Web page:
SAMIR can use the FAO LocClim software by calculating reference evapotranspiration from the daily interpolation of climate variables. It also uses climate models such as ALADIN (Simonneaux et al., 2009). At the parcel scale, real measurements from the closest weather stations can be used as inputs; in particular, daily rainfall values can be spatially interpolated.

The values that can be considered constant in space and over time and should be defined by the user are: minimum and maximum root depth, soil depth, the easily evaporative fraction of the soil, water contents at field capacity and wilting point, and the initial water reserves of the soil.

SAMIR uses soil maps, in which we define three horizons of different water content (Zhang and Wegehenkel, 2006). The thickness of the first horizon is fixed, it controls evaporation from the soil, while the second horizon thickness is variable and controls transpiration from the vegetation; it is controlled by the NDVI and the plant cover. The deep horizon allows drainage below a depth of two (2) meters.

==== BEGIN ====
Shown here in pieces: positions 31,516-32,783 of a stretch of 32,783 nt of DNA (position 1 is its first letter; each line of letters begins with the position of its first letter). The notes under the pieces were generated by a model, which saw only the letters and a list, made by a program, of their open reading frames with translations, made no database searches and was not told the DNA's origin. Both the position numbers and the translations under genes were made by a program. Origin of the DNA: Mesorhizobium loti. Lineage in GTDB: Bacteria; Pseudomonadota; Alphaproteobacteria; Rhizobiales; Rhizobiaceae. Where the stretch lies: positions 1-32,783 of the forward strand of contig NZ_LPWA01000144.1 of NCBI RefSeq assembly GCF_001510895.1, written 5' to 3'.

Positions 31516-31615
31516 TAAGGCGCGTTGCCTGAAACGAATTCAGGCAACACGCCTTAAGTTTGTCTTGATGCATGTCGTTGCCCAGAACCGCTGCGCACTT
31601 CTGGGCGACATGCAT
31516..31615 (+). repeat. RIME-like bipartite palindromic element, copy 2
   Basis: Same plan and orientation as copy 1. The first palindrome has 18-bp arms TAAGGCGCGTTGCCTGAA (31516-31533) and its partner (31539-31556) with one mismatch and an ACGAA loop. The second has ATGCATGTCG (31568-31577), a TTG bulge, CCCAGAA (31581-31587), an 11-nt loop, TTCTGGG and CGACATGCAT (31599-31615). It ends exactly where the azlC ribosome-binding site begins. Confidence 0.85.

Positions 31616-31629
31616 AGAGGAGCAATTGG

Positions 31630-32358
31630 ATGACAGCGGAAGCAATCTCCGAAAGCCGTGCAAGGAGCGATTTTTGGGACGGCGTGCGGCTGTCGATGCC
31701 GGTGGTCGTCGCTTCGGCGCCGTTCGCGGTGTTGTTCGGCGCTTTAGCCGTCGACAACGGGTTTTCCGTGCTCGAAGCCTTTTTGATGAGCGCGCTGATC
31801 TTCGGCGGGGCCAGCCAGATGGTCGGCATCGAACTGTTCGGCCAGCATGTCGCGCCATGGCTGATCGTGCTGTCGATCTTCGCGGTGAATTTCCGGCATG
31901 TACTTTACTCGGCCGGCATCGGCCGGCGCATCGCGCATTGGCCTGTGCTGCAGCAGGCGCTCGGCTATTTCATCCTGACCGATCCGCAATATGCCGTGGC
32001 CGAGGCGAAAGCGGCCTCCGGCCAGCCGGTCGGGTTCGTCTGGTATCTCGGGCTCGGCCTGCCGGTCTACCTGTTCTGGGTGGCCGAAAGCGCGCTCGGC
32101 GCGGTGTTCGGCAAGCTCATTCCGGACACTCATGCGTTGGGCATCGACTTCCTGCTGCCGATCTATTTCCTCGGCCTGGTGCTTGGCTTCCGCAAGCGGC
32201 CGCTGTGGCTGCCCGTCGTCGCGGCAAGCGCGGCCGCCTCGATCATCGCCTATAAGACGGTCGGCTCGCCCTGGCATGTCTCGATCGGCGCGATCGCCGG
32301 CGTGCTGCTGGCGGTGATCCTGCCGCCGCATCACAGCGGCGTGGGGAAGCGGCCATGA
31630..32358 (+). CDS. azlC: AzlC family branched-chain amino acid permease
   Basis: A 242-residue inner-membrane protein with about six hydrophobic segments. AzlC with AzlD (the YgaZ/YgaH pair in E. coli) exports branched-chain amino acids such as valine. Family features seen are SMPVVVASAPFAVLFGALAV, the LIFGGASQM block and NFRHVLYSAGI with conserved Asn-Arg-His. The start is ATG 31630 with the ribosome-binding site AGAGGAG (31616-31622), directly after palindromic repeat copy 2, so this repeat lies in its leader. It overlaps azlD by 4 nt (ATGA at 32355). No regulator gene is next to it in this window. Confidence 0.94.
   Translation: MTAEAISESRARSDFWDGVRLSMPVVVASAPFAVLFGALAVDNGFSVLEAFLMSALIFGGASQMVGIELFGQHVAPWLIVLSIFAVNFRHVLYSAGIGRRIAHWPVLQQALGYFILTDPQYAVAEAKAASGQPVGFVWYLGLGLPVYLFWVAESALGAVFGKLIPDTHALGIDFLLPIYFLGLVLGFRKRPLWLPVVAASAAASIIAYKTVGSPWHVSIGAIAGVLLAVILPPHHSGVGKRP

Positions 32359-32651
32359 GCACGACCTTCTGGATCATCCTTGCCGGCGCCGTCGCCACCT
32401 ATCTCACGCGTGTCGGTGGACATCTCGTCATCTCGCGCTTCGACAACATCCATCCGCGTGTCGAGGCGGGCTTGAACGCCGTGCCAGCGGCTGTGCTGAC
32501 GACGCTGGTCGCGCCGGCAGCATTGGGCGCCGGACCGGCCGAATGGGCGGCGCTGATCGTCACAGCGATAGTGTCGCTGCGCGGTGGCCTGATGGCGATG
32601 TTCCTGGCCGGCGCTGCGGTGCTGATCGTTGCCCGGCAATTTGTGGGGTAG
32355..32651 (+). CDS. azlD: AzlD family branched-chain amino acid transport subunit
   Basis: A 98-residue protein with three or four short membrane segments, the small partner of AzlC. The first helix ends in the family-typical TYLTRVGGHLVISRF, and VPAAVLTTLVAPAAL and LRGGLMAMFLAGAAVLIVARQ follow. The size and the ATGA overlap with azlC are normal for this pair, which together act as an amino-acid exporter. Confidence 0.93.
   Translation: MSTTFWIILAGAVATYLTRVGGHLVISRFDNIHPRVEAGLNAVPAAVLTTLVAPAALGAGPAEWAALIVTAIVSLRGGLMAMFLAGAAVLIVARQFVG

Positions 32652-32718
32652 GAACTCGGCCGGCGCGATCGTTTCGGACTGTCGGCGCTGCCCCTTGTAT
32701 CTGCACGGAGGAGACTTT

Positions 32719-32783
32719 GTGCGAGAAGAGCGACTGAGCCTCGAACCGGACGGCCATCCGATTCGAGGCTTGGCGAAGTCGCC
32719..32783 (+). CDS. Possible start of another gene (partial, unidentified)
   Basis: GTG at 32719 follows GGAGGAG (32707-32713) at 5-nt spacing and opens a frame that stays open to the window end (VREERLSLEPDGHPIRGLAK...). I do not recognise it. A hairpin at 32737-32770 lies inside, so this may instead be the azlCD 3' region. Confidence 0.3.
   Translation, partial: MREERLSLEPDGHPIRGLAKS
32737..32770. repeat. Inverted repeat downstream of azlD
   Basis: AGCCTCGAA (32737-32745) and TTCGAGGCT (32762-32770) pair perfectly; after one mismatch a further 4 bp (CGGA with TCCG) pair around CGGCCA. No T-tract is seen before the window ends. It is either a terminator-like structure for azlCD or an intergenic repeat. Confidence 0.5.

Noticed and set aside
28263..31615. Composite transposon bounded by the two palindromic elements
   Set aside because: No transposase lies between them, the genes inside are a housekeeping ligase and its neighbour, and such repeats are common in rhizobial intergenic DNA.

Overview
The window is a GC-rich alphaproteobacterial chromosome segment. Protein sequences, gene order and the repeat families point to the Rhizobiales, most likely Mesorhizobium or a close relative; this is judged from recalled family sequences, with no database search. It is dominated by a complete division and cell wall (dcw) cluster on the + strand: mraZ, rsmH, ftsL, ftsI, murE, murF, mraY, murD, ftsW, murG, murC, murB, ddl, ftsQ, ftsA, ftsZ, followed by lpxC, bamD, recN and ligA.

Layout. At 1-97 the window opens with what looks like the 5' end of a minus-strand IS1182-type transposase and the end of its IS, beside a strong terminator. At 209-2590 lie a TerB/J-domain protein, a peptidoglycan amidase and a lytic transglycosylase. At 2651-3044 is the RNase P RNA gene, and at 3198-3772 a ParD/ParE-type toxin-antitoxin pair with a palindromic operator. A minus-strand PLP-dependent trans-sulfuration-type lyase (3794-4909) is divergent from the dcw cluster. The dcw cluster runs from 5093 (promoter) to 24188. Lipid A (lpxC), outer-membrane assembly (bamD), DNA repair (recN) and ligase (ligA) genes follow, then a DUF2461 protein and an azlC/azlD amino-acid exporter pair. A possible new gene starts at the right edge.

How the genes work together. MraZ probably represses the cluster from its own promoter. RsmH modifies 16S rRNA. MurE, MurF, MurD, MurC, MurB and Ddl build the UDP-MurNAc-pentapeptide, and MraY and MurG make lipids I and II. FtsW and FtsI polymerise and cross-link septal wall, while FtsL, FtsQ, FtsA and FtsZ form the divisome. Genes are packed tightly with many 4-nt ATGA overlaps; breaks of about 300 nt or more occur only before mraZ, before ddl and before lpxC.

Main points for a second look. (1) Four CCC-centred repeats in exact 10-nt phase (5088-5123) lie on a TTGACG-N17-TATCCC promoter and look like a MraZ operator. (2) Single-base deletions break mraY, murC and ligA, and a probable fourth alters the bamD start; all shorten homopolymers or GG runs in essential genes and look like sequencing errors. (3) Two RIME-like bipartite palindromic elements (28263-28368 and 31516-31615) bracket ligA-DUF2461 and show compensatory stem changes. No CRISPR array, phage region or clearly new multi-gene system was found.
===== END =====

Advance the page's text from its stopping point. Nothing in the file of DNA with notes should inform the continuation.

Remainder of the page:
The use of high-resolution images acquired at intervals of 15 days or more to learn about the phenological state of crops is a recognized method (Minacapilli et al., 2008; Ray and Dadhwal., 2001). The NDVI index resulting from the processing of satellite images is linearly related to Kcb. Depending on the type of crop, different relationships are available in the literature (Ray and Dadhwal., 2001; Duchemin et al., 2006).

The start of irrigation is systematically triggered by given level of depletion of the usable groundwater reserve. This threshold is determined by the user and takes the irrigator’s practices into consideration. This kind of irrigation management is useful at the parcel scale, as it makes it possible to define the frequency of inputs and of irrigation. At larger scales, SAMIR provides comprehensive information on water consumption at the end of the crop cycle, not in the chronological order of irrigation.